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Saturday, May 23, 2009:
"Angels & Demons"


When Robert Langdon discovers evidence of the resurgence of an ancient secret brotherhood known as the Illuminati -- the most powerful underground organization in history -- he also faces a deadly threat to the existence of the secret organization's most despised enemy: the Catholic Church. When Langdon learns that the clock is ticking on an unstoppable Illuminati time bomb, he jets to Rome, where he joins forces with Vittoria Vetra, a beautiful and enigmatic Italian scientist. Embarking on a nonstop hunt through sealed crypts, dangerous catacombs, deserted cathedrals and even to the heart of the most secretive vault on earth, Langdon and Vetra will follow a 400-year-old trail of ancient symbols that mark the Vatican's only hope for survival.

Like many people who read "The DaVinci Code", I was incredibly intrigued by the possibility of secret societies and ancient clues solving an intricate and deadly puzzle. The so-called clunky writing of the story didn't bother me because I was more caught up in the incredible events that were unfolding on the pages. The thing about books like this is to take them with a huge grain of salt, yet marvel at the possibilities. One of the things I liked about "The DaVinci Code" was how to told of the sacred power of the feminine. In a small way, this was a story about embracing womankind in religion instead of shunning it, and I liked that message.

Now I'm not a religious person, and I never grew up going to church, so I think for someone like me, it's a little easier to enjoy a story like this. However I have several Catholic friends who loved it too, and I remember talking to people, who I had nothing in common with, about this book, and we had the most fun conversations about it. It was a definite "high". So naturally I immediately glommed "Angels & Demons", which was also very enjoyable, though not quite as much the first book. Funny, I'd head the same thing about A&D by those who read that one first.

"The DaVinci Code" on film was clunky and a bit of a yawn-fest. Translating a book like that into a 2+ hour movie is not easy, and maybe it shouldn't even have been attempted unless it was done in parts, because there's just so much going on that it's impossible to capture it all.

"Angels & Demons" was much more entertaining, faster paced, and still full of intrigue. It does make me want to go back and read the book again because there were things I forgot. The idea of the Illuminati existing and thriving, well, I totally get into that kind of thing. True or not, it's fascinating to think about. I saw this with my friend Karen, who has been to Rome and recognized parts of the city in the movie. She's also Catholic, and loved both books. It was fun to see it with someone who understood more of the religious aspects of the film because she grew up going to church and answered a lot of my questions.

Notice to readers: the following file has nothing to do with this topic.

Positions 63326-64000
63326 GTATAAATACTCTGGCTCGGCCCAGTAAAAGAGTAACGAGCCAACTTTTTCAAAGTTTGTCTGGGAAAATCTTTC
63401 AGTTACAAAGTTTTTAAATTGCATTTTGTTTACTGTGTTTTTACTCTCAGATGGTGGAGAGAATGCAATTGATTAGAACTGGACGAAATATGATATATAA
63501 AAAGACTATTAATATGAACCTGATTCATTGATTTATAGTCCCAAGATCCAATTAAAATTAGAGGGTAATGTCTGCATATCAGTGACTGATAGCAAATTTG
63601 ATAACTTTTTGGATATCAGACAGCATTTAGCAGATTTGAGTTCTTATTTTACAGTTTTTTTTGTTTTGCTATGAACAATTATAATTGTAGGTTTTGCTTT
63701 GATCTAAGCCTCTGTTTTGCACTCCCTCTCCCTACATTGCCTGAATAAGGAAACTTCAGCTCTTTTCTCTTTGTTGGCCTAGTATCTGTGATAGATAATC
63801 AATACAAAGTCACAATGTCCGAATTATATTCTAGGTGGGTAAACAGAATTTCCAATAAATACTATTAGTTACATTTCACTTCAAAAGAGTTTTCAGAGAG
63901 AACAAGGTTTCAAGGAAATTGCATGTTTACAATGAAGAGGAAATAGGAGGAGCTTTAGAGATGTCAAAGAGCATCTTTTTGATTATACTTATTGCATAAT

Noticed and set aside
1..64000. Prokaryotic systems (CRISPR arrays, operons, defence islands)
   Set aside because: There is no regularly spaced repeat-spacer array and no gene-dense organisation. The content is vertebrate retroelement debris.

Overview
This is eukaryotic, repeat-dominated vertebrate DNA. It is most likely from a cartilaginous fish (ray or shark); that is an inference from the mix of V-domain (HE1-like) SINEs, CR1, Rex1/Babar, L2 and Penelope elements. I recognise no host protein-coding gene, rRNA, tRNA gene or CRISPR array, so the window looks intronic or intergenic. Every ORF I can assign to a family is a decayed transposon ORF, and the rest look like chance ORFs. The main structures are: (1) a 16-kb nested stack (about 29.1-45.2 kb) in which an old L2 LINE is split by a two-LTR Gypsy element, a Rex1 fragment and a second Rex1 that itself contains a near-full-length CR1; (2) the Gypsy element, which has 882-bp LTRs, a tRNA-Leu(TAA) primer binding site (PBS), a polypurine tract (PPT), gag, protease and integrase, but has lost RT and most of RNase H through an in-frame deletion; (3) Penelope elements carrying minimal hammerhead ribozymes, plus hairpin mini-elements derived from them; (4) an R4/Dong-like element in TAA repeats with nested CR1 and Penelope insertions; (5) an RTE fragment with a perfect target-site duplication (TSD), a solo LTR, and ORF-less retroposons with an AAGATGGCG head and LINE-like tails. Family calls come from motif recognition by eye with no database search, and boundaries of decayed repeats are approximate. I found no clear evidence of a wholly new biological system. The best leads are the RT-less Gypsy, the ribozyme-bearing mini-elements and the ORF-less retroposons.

So I would recommend seeing this one, even in the theatre. I won't ruin anything for you, but it does leave out one big plot device from the novel, but I think including it would have bogged down the picture. It works well the way it was written.

Rating: **** out of *****

Anyone else see "Angels & Demons"?




  1. Thank you Stacy! I've read Angels & Demons and enjoyed it - like you I was caught up in the story and could ignore....certain things :)

    I too have been too Rome, shortly after my travelling companion and I read Angels & Demons actually :) I don't know if I'll end up seeing the movie though...I might wait until it is released on DVD...although I am a bit of a Ewan McGregor fan :)

  2. I skimmed--sorry--but only because I still have to read the actual book and I am eventually going to see the movie.

    BTW, they left out a major part? Usually why the book is better than the movie.

    Hope you're enjoying your weekend Stacy!

  3. I'll definitely watch this movie when the blu ray version is released here in Finland. I liked the book!

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